In most cases, the various options available to us now only serve to enhance information relating to diabetes care. The range of helpful diabetes “apps” available now is phenomenal. There is a particular app about carbohydrate counting that I use all the time to illustrate food values and insulin adjustments. I also have an app that converts mmol/mol to % and vice versa, which was a bonus as my maths skills are such that I could never have done it in my head. This can also be very helpful for people with diabetes who are struggling to adapt to the new system of presenting HbA1c values.

Email and social media
Many of my patients now keep in touch via email, mainly because it is so much easier than trying to get through to our helpline. It is also easier for me as I can answer these at the times when patients perhaps would not thank you for a phone call, such as at 7.30am! 

Although I occasionally have a look at Facebook, I have never tweeted, but I’m going to learn next week from a professional tweeter, as I know that this can be a superb way of connecting with people to raise awareness about many different subjects relating to diabetes. During EASD this year I met with bloggers from all over Europe. These people write regular blogs relating to diabetes care and have thousands of followers – the power of communication knows no bounds.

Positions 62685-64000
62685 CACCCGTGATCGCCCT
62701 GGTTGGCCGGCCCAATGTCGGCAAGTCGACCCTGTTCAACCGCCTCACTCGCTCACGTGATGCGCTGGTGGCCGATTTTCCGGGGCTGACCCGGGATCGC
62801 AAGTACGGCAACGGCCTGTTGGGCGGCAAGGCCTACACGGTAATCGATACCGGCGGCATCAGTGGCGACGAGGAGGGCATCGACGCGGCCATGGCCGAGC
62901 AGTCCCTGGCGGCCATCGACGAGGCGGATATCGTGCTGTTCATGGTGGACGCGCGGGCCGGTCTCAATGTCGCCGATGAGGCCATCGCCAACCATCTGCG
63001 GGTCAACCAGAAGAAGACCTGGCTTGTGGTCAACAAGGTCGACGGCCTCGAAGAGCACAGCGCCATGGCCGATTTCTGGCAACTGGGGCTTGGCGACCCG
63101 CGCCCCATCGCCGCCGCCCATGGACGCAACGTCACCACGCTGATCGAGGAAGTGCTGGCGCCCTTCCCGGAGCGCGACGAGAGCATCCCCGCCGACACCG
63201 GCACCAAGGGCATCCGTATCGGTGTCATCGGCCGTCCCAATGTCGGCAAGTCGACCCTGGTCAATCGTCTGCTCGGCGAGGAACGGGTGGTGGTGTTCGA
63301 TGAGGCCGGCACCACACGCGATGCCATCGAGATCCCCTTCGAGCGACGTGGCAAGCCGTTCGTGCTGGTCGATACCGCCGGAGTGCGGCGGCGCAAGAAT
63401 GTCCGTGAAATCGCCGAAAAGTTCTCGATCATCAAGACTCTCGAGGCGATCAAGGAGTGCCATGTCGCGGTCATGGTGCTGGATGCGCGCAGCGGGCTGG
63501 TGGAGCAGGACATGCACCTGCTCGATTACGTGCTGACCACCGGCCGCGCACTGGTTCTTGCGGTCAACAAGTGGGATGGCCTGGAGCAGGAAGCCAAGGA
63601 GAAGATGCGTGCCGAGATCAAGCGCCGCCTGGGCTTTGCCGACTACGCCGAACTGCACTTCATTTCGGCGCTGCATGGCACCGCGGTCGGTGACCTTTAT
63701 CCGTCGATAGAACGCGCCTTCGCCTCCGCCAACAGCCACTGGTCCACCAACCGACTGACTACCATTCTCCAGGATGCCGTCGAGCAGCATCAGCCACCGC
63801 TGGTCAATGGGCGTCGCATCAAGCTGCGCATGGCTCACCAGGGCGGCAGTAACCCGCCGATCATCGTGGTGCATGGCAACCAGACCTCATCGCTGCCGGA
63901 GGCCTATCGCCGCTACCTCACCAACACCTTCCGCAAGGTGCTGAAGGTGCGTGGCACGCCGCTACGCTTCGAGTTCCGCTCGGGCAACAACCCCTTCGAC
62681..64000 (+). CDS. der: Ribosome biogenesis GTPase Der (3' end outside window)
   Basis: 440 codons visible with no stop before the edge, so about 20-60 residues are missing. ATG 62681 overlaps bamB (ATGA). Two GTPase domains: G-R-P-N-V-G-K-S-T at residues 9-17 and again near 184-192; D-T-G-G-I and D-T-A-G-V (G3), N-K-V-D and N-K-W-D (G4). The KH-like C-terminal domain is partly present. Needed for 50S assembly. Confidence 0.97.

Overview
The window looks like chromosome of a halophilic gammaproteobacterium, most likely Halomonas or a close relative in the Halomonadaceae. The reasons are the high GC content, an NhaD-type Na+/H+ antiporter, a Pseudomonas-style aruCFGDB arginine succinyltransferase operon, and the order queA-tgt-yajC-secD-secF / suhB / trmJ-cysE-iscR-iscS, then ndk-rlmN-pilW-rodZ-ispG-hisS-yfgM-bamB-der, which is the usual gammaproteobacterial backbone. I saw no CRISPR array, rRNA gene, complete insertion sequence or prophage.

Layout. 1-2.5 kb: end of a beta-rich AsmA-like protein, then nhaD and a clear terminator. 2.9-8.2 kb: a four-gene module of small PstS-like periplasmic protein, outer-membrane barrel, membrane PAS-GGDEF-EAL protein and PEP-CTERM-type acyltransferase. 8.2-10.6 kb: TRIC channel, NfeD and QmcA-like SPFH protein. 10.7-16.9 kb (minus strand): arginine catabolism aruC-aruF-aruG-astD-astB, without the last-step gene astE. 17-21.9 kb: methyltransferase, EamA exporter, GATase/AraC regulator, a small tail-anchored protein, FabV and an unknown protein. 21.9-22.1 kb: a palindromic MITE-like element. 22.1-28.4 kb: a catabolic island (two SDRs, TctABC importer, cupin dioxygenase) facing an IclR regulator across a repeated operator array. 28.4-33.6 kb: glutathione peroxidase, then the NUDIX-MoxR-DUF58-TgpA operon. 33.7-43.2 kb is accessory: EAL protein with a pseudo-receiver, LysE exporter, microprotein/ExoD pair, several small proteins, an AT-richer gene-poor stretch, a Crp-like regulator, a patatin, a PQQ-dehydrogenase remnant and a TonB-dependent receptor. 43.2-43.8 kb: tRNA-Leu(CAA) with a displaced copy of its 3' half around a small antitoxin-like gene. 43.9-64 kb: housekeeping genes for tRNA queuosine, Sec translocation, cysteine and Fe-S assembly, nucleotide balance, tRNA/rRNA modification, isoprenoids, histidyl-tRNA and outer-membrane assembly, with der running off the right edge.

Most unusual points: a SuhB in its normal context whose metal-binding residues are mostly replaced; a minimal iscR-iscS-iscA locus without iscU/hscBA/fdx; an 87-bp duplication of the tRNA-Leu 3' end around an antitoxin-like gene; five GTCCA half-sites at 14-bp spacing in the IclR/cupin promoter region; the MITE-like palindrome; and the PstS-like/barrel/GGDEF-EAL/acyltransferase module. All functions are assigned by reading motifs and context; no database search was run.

I know some of you will worry about the regulation of incorrect information and whether this can be dangerous. Well, the information is out there anyway so the best we can do is help people with diabetes sift through this mountain of information to determine what is useful and what is not. It is important to remember, however, that the ultimate choice lies with the individual and we can only advise. What do you think? Are you a technophile or a technophobe?